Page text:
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US Unveils New Profiling Limits in Criminal Investigations

Police follow protesters during a march following Monday's grand jury decision in the shooting of Michael Brown in Ferguson, Missouri, in Los Angeles, California, Nov. 25, 2014.

The United States has unveiled new steps to curb profiling by federal law enforcement officials.

The new guidelines issued Monday expand the current ban on the use of race and ethnicity in pinpointing suspects to also prohibit profiling by national origin, gender, gender identity, religion and sexual orientation.

The practical effect of the new restrictions was not immediately clear, however, since they only apply to U.S. government law enforcement agencies, not the more than 12,000 local and state police departments in the U.S. that have the most contact with people in every-day situations. In addition, security screening at airports and border checkpoints are exempted from the profiling guidelines.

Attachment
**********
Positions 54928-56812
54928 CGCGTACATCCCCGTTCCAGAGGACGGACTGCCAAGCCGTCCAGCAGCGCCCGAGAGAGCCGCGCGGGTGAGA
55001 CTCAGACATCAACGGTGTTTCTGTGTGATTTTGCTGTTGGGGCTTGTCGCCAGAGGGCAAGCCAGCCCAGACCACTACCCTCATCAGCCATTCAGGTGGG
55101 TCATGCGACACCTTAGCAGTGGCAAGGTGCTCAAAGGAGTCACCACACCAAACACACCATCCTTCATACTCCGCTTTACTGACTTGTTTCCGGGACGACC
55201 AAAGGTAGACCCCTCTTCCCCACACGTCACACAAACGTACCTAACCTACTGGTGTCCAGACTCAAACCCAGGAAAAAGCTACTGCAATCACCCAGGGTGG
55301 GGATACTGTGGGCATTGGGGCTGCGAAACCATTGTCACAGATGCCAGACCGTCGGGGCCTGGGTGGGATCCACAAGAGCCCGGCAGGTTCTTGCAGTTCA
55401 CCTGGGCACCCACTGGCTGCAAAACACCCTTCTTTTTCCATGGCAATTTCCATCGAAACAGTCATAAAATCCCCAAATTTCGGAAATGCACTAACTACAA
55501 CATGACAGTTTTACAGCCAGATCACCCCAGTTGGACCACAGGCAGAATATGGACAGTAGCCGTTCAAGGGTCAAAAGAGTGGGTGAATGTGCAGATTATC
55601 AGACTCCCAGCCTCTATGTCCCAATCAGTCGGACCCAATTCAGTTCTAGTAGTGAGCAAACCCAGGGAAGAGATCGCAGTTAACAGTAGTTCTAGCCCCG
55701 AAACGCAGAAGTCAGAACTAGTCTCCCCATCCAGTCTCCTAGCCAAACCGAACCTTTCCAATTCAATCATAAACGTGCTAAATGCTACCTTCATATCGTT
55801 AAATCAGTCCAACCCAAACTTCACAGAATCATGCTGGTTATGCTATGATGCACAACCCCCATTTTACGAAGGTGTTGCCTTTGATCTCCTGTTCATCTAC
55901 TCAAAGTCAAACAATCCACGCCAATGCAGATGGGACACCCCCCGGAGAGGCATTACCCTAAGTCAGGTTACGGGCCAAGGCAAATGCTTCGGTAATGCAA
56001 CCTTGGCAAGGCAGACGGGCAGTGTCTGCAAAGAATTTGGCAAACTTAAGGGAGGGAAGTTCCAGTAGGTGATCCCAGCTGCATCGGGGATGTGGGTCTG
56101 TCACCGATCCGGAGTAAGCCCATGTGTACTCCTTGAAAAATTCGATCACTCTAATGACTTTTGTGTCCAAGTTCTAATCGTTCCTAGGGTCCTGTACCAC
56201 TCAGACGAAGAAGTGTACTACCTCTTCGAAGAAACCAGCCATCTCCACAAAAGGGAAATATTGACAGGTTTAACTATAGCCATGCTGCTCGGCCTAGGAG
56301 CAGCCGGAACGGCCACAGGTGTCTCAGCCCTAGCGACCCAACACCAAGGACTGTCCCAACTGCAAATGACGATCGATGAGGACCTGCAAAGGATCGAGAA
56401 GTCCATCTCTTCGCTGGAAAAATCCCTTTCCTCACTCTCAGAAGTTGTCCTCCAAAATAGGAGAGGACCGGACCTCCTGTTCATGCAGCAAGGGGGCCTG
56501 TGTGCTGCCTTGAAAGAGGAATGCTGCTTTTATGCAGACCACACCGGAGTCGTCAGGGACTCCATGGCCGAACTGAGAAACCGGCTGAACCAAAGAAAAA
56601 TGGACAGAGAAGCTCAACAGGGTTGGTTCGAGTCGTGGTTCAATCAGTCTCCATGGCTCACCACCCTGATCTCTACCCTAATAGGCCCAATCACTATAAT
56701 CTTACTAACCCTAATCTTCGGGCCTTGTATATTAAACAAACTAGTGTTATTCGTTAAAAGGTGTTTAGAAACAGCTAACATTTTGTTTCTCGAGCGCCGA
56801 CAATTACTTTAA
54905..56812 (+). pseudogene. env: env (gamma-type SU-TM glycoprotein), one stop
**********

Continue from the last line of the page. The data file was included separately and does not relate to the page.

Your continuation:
The restrictions on federal law enforcement were developed over five years, not in response to ongoing controversies in the U.S. over grand jury decisions to not indict white police officers who have killed unarmed black males.

But the country's top law enforcement official, Attorney General Eric Holder, said that with growing concerns about the fairness of the criminal justice process in way minorities are treated, "it's imperative that we take every possible action to institute strong and sound policing practices."